The type 3 minicircles (multichromosomal mt genomes with one major gene and a large, conserved non-coding region on each chromosome) are confined to the Anoplura and the Trichodectidae, which are now strongly supported on both morphological and molecular grounds to form a sister-group . The difference between type 2 and type 3 minicircles is largely one of scale: several major genes are present in type 2 but not more than one major gene in type 3 minicircles; the number of tRNAs present in each type is variable but usually more are present in type 2 minicircles (three+ in each studied type 2 minicircle, not more than three in type 3 minicircles); and short non-coding regions without conserved sequence blocks in type 2 versus longer non-coding regions with several conserved sequence blocks in type 3. Additional studies may reveal that type 2 and type 3 minicircles are simply arbitrary points on a continuum of reduced mt chromosome sizes, but given available data, it is convenient to treat them separately at this time. The high degree of sequence conservation within the non-coding regions of each species is likely due to concerted evolution mediated by intramitochondrial recombination , and indeed Shao & Barker  report chimeric mitochondrial genomes in Pediculus composed of the fusion of two minicircles at the non-coding regions. The conserved sequence blocks mediate homologous recombination between different mitochondrial chromosomes . The non-coding regions of Pediculus and Damalinia mt minicircles show a high degree of structural similarity. There are moderate differences in the sequence of the non-coding region cloned from different chromosomes in each species, however, the entire non-coding region is readily alignable within each species. In both species, the non-coding region has three conserved sequence blocks located at the beginning, middle, and end of the non-coding region. There are also differences between non-coding regions from the two species. Unlike Pediculus, the non-coding regions of Damalinia mt minicircles are much smaller, ranging in length from 694 to 1098 bp vs 1643 to 2050 bp long in Pediculus. The location of a putative stem-loop structure differs in being located within conserved block 1 of Damalinia as contrasted to conserved block 2 of Pediculus. Pediculus lacks the macro-repeat regions that account for much of the variability between the non-conserved regions from different Damalinia chromosomes. Finally, there is very limited sequence conservation between the two species, even between the corresponding conserved regions. The other remarkable characteristic of the non-coding regions of these two species is that they are substantially larger than any of the non-coding regions reported from other louse mt genomes. These range in size from 48 bp in Coloceras to 284bp in Bothriometopus, whereas the smallest non-coding region in Damalinia is 694 bp from the trnI-cox1 chromosome and in Pediculus is 1643 bp for one of the nad5 chromosomes. The non-coding regions of Damalinia and Pediculus mt genomes are much closer in size to those found in many other insect orders which retain both the insect ancestral genome arrangements and the canonical single mt chromosome structure. The nine clones of non-coding regions from Pediculus minicircles that were fully sequenced are all larger than the coding regions on their respective chromosomes . While the size of the non-coding region has not been determined for all 18 mt chromosomes identified in Pediculus, the sequence conservation between non-coding regions suggests that they will all be 1600bp plus in size and potentially many times larger than many of the coding regions, which were as small as 65bp for one chromosome that contains only a single tRNA gene. It seems counter intuitive that whatever evolutionary forces may have been driving lice towards smaller, minicircular mt genomes has also driven a large expansion in the size of the non-coding regions. Many additional mt genomes from this group will need to be investigated to determine if there truly is a trend toward size increases in the non-coding regions of lice with type 3 minicircular mt genomes and what, if any, function these bloated non-coding regions serve in genome maintenance, replication, or transcription.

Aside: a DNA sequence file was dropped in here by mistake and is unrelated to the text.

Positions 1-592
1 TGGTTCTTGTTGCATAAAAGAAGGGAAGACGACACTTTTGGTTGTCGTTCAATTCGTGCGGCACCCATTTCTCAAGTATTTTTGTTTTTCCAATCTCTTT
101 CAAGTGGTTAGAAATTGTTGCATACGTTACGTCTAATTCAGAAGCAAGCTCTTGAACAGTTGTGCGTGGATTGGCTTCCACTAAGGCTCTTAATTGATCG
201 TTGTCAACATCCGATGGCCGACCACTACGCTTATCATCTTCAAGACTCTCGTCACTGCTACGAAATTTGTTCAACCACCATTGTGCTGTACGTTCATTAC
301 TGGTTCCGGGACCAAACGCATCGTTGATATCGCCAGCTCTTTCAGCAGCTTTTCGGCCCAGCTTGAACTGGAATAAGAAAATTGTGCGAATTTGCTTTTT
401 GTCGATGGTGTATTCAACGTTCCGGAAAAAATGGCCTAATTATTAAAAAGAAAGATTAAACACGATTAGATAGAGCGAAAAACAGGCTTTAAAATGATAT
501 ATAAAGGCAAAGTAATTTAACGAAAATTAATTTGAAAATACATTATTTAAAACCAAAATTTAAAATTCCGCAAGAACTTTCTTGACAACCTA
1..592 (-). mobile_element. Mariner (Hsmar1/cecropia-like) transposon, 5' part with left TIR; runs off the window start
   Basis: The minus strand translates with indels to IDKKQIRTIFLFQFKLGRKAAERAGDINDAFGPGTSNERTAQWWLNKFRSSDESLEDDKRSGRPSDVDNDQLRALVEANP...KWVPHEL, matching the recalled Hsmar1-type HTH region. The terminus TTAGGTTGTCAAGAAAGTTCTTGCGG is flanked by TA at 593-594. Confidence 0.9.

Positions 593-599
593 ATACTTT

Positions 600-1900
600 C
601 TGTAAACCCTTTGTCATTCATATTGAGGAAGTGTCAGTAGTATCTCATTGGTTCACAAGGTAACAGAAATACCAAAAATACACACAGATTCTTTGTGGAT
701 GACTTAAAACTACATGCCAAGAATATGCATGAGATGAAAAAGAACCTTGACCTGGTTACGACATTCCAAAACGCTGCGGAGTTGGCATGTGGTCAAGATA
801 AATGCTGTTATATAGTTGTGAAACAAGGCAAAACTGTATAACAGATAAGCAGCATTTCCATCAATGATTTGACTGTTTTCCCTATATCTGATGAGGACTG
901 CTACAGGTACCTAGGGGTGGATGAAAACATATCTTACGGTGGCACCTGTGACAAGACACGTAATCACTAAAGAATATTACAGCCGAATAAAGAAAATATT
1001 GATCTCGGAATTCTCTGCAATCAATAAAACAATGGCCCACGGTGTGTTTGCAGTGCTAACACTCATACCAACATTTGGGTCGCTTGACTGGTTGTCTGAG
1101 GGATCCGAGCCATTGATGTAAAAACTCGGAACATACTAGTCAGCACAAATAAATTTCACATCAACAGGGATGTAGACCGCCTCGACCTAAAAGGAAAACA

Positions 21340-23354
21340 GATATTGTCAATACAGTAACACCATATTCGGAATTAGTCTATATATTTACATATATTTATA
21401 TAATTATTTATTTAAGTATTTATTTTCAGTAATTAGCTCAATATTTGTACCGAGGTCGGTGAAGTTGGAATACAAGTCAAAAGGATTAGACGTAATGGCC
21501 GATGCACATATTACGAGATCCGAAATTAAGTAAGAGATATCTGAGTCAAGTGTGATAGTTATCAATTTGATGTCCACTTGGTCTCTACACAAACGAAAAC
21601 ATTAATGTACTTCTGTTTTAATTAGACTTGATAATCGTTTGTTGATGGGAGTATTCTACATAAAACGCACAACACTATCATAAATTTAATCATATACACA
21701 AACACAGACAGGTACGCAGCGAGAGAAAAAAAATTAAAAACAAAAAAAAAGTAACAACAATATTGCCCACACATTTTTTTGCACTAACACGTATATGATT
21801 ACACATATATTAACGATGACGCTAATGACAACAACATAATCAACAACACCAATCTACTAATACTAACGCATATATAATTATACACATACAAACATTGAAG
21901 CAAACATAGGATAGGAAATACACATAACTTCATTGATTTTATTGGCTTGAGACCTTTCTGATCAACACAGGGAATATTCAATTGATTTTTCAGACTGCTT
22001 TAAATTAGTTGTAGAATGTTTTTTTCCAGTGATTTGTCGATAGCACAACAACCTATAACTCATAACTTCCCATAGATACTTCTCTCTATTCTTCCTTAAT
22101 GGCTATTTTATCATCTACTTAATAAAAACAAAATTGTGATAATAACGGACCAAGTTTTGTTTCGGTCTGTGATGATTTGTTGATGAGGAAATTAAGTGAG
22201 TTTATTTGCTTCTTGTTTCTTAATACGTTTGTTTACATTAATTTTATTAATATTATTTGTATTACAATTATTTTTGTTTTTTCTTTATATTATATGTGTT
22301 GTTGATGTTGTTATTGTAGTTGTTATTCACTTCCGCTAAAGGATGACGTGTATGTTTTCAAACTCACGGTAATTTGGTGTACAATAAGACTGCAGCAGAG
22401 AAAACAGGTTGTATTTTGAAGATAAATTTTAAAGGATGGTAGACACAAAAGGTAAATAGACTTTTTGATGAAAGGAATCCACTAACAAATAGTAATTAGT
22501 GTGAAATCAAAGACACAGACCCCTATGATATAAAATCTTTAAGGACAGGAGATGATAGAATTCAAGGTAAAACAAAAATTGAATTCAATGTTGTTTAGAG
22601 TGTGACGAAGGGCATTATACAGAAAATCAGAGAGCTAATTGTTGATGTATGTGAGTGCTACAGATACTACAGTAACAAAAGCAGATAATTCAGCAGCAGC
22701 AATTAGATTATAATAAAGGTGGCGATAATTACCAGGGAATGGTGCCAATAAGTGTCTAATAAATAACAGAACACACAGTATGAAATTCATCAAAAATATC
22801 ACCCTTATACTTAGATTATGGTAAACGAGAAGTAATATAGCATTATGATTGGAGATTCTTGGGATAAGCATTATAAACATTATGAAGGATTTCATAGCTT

Factors Leading to Mitochondrial Minicircles in Lice